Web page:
Can illiteracy on its own be a civil-rights issue? The ACLU believes so, and will file a lawsuit in Michigan state court on behalf of students in Highland Park School District who cannot read at grade level after several years in school. The plaintiffs will argue that a state law requiring intervention to bring failing students up to grade-level reading skill creates a right to literacy — and that the state has to spend more money on education to meet the law’s requirements:
In the first case of its kind, the American Civil Liberties Union is charging that the state of Michigan and a Detroit area school district have failed to adequately educate children, violating their “right to learn to read” under an obscure state law.
The ACLU class-action lawsuit, to be filed Thursday, says hundreds of students in the Highland Park School District are functionally illiterate.
“None of those adults charged with the care of these children . . . have done their jobs,” said Kary L. Moss, executive director of the ACLU of Michigan. “The Highland Park School District is among the lowest-performing districts in the nation, graduating class after class of children who are not literate. Our lawsuit . . . says that if education is to mean anything, it means that children have a right to learn to read.”
The complaint, to be filed in state court in Wayne County, is based on a 1993 state lawthat says if public school students are not proficient in reading, as determined by tests given in grades 4 and 7, they must be provided “special assistance” to bring them to grade level within a year.
But at Highland Park, a three-school district bordering Detroit, most of the struggling students are years behind grade level and never received the kind of assistance required by law, the ACLU said.
Does this law create a “civil right” to literacy? I take a very restrictive view of what constitutes a “right.” Inherent natural rights come from the status of being born a free person, from the hand of the Creator, but those rights are not confiscatory in nature. We have the right to free speech, to freely worship as we see fit, to own the means to defend ourselves, and to be secure in our own persons. None of those involve delivering services to individuals, by means confiscated from others.
For instance, the right to free speech does not confer the right to be published, unless I own the printing press and other means of publication. The right to worship freely does not mean that my neighbors have to build me a church, and especially not that the government has to provide one. To the point of this issue, I have the right to seek education, but I don’t have a “right” to be educated, unless I’m educating myself.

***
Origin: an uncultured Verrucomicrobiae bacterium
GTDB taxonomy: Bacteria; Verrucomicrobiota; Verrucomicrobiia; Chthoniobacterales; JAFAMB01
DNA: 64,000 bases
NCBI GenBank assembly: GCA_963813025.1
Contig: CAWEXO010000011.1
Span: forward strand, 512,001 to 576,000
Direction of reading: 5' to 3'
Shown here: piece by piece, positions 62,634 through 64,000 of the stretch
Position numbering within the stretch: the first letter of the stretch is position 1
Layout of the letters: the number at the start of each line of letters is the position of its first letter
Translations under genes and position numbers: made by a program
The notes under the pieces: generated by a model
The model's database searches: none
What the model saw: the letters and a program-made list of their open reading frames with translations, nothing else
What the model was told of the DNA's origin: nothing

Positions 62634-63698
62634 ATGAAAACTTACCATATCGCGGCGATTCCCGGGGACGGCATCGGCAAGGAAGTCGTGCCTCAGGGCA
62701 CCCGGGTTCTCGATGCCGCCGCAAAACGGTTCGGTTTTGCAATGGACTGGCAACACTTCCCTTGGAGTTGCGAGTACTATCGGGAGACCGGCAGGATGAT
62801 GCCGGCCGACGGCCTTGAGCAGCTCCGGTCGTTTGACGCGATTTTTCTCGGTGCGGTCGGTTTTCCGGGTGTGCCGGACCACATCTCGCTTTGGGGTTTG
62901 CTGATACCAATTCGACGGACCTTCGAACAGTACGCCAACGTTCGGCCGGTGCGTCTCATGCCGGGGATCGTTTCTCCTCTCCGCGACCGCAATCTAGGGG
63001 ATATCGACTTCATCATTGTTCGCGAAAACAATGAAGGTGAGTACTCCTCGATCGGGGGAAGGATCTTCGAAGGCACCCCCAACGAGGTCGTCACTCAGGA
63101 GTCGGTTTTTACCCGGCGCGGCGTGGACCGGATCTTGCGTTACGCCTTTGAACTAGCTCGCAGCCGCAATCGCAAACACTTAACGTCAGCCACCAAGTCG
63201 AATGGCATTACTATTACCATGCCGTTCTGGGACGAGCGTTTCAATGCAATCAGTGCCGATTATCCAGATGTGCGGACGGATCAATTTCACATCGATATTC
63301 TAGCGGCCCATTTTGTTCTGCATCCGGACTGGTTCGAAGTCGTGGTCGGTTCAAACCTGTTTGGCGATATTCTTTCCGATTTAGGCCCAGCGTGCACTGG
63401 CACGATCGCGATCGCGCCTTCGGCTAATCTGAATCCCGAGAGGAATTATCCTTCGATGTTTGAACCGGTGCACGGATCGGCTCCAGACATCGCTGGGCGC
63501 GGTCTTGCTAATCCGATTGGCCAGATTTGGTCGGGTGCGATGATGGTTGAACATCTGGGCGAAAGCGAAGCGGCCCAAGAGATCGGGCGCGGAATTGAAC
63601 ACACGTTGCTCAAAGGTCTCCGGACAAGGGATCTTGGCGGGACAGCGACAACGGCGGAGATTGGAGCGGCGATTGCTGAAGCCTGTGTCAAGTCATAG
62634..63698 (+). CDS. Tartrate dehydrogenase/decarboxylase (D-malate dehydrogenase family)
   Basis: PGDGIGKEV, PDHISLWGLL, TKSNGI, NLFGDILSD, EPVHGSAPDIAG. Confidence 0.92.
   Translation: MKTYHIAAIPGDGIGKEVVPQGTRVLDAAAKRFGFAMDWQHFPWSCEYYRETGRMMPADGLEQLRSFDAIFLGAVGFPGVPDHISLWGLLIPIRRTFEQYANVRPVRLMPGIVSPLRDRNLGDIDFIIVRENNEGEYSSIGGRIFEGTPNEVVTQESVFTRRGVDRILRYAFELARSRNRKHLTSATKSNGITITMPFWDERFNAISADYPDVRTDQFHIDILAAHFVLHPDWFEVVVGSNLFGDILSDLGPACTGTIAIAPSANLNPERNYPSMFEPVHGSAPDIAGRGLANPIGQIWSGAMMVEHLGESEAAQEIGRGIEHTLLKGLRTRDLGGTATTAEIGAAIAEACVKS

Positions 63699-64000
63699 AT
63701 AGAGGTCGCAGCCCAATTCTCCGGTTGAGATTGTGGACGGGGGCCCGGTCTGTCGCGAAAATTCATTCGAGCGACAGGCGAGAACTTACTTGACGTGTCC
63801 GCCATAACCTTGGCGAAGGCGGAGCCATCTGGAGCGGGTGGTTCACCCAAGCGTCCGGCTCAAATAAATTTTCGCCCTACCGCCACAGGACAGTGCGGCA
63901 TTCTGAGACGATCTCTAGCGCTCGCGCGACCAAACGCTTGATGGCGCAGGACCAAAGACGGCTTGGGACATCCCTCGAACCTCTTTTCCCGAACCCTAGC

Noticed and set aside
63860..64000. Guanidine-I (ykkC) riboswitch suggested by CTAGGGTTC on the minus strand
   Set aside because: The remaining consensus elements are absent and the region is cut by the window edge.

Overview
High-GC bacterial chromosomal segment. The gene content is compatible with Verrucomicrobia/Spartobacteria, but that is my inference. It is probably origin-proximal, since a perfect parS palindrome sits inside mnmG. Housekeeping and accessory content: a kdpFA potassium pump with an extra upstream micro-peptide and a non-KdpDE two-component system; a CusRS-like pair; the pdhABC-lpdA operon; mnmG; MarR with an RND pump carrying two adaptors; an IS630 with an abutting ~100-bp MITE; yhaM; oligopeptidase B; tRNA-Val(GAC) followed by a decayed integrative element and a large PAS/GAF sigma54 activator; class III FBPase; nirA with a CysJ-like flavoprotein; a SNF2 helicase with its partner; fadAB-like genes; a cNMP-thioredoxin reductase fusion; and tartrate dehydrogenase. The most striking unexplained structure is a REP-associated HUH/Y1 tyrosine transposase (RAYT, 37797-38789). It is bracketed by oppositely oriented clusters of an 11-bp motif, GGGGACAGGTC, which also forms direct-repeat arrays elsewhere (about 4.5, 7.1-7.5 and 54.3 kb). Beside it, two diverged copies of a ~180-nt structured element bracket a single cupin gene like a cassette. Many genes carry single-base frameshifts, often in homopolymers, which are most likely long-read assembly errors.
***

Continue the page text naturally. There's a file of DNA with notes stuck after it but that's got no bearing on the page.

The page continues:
However, we have created public education systems that deliver these services because we see a value in ensuring that each child receives a basic education. In communities, states, and the nation, we allocate significant resources to ensure that each child has access to that education — even to the extent of mandating attendance in some sort of educational program until the age of 16 in most states — and impose standards to measure the success and failure of those efforts. When those systems fail to deliver an effective education, it may not be a violation of a “civil right,” but it’s nonetheless a problem that needs a resolution.
And in this case, it’s certainly a problem:
One student in the Highland Park district, a 14-year-old boy named Quentin, just finished seventh grade. Quentin, whose mother asked that his last name be withheld, reads at a first-grade level, according to an expert hired by the ACLU.
When asked to compose a letter to Snyder to describe his school, Quentin misspelled his own name, writing, “My name is Quemtin . . . and you can make the school gooder by geting people that will do the jod that is pay for get a football tame for the kinds mybe a baksball tamoe get a other jamtacher for the school get a lot of tacher.”
Yikes. Obviously, not every child succeeds at school, but those with no significant cognitive issues can usually be taught to read and write well enough to become self-sufficient adults. Unfortunately, we know a lot of school systems fail at delivering that kind of education, and it’s not usually a question of funding schools — it’s a question of funding priorities in schools. In a report last year, Michigan ranked 22nd in the nation in per-student spending, at almost $12,000 per student. That should be sufficient to at least teach literacy, and the fact that so many in Highland Park district aren’t achieving it suggests that the problem is specific to the district.
Michigan, though, passed the law that requires interventions from the state when children fail to read at grade level between grades 4-7. They have to follow the law. That doesn’t create a “civil right” as such, but it does create a requirement for the state to adequately resource its education system to follow its own legal code. The question of “rights” in this case should really be secondary. Primarily, Michigan and its taxpayers should be reading these essays from Highland Park students and asking where the $94,000 spent so far on Quentin’s education has gone.